CUSD Board of Education member Dave Nemer speaks with occupational therapist Jenny Blacksher on Monday during an open house for the newly constructed occupational therapy center at Danbury Elementary School. The center will provide on site therapy for some of the special needs students at the school and save the district about $160,000 a year, according to Principal Steve Hamilton. Check out our complete coverage on FridaY. COURIER photo/Steven Felschundneff
Midday Sunday, the nearly lost art of skywriting appeared in the blue skies overhead in Claremont. The message, and approximately 1-mile diameter smiley face were rendered by Steve Oliver, of Olivers Flying Circus, a husband-wife aerial acrobatic team which also includes Suzanne Asbury-Oliver, the nation’s only female professional skywriter. The display promoted next weekend's L.A. County Airshow, which takes place Friday and Saturday, March 21st - 22nd, at William J. Fox Air Field in Lancaster. For more information about the airshow, visit lacountyairshow.com. Photo by Grace Felschundneff
Claremont in February continued to see a low inventory home market that continued the trend of fewer sales, but for higher prices. Supply and demand laws were in play, with pent up demand, and low supply kept prices up.
There were less $1,000,000 plus sales in February this year, thus average prices are more in line with the norm, as opposed to January when several multimillion dollar homes drove averages higher.
See our updated chart of the latest facts and figures inside.
City officials are seeking community input for the creation of the Claremont Hills Wilderness Master Plan. A meeting will be held on Monday, March 24 at 6 p.m. at Taylor Hall to hear local feedback addressing hillside usage, trail facilities, parking and environmental impacts. All are invited. Taylor Hall is located at 1775 N. Indian Hill Blvd.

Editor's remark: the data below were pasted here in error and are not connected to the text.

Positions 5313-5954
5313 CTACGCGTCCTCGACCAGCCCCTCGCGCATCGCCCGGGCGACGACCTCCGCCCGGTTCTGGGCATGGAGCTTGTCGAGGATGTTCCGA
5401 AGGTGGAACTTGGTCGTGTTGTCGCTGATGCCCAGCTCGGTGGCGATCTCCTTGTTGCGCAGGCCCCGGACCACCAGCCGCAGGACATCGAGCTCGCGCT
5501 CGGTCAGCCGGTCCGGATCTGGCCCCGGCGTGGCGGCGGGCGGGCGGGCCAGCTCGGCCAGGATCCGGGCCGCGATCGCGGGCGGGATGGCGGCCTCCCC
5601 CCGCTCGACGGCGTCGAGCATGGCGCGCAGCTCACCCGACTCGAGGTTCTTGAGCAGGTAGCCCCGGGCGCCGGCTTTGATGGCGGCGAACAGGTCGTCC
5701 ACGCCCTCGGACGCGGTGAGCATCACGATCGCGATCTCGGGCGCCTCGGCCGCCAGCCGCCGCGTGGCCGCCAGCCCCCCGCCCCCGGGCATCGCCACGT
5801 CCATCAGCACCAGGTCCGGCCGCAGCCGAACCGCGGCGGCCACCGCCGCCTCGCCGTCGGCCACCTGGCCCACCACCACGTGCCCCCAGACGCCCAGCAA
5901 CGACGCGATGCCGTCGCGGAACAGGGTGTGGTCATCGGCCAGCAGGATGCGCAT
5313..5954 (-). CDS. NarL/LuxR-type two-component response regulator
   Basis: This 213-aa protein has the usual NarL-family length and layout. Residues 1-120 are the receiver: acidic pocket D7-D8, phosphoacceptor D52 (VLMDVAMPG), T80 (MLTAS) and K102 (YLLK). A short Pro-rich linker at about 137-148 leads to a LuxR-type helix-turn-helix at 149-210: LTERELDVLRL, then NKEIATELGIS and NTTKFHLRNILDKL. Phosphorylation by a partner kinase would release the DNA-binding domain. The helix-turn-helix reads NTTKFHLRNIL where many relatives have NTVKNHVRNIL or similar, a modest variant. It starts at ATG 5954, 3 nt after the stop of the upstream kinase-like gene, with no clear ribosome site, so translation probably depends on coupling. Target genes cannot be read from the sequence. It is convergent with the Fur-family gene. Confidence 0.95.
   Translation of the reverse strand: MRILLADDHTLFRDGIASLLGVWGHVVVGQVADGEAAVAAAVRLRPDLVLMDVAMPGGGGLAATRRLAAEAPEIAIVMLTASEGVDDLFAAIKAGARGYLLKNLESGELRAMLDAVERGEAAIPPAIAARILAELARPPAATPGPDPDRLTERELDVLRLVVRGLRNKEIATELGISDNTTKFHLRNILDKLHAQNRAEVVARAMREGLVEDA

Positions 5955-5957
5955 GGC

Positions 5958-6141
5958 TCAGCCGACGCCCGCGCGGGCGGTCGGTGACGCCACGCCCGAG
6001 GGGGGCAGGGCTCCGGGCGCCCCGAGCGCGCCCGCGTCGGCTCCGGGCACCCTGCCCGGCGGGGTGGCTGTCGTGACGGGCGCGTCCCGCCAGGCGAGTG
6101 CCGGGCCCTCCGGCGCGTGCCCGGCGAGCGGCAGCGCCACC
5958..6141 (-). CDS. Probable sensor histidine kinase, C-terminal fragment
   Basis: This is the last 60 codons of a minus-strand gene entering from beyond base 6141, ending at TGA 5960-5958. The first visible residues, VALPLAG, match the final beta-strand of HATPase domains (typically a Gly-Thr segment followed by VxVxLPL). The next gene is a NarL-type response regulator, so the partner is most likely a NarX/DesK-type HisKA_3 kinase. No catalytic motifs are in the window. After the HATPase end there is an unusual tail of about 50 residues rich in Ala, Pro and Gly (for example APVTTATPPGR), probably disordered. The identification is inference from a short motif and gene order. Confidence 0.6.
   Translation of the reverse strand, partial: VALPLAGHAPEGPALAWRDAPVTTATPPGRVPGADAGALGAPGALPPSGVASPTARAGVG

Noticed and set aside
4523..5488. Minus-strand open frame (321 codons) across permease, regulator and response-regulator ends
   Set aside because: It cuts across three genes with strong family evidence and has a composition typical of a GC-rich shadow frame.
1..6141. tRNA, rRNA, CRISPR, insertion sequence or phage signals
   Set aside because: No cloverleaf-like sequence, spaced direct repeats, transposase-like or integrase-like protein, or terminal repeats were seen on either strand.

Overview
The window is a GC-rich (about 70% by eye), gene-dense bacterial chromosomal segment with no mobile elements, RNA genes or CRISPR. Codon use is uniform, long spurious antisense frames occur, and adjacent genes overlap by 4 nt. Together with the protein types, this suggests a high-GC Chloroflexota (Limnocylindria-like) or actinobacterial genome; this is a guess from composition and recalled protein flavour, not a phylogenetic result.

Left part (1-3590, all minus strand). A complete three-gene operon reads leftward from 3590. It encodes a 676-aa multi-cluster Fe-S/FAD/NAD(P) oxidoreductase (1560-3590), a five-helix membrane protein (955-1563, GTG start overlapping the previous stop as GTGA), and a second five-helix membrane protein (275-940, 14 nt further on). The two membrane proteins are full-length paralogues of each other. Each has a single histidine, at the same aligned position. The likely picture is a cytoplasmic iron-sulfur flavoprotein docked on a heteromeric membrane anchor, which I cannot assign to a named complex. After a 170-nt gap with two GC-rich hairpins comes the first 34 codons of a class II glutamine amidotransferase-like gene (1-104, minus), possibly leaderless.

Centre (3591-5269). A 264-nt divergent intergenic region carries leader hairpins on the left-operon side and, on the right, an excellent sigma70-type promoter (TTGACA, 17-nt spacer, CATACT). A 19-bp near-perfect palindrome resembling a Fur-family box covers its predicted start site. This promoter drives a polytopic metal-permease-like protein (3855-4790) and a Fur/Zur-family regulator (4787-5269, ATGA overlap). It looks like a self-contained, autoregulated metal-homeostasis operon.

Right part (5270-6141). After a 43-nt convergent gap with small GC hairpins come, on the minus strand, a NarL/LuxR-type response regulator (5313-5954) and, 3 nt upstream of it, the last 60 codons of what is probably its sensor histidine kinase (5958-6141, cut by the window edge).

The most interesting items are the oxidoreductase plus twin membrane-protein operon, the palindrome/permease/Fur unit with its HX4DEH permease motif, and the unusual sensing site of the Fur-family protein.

For more information, call (909) 399-5490 or visit www.ci.claremont.ca.us.
Assemblymember Chris Holden is marking his first year in the California assembly with an open house on Friday, March 21 from 11 a.m. to 2 p.m. at his new district office in the Old School House. Stop by and meet Mr. Holden and his staff to discuss issues that concern the district and the state.
The Claremont Chamber of Commerce will host a ribbon cutting at 11:15 a.m. with Claremont city officials followed by brief remarks from Mr. Holden.
The Claremont City Council will take a vote on Tuesday, March 25 to begin eminent domain proceedings for the acquisition of the city’s water system.
The city’s legal team issued a notice of hearing this week declaring its intent to take a vote on eminent domain during the regular open session of the city council, being held at Taylor Hall, 1775 N. Indian Hill Blvd. The city will also be taking public comment on an environmental impact report regarding the water system acquisition.
With the council’s vote, the city would adopt a resolution of necessity, setting into motion a six-month deadline to file an eminent domain lawsuit.
Spring forward was characteristic of more than just this week’s time change. The city got off to a roaring start on preliminary recommendations for its Foothill Boulevard master plan on Monday with more than 50 people crowding into the city’s Citrus Room to provide input on proposed changes to Claremont’s historic highway. “The one aspect of Foothill Boulevard that I like versus other communities is that you have a different look to the street as you pass through the city. The volunteer trees, its all a part of that spontaneity,” said Claremont resident Douglas Lyon. “The plans we have here are just sort of cookie cutter or over-regimented and it doesn’t give you a sense of belonging to the place anymore. I don’t want to lose that sense.”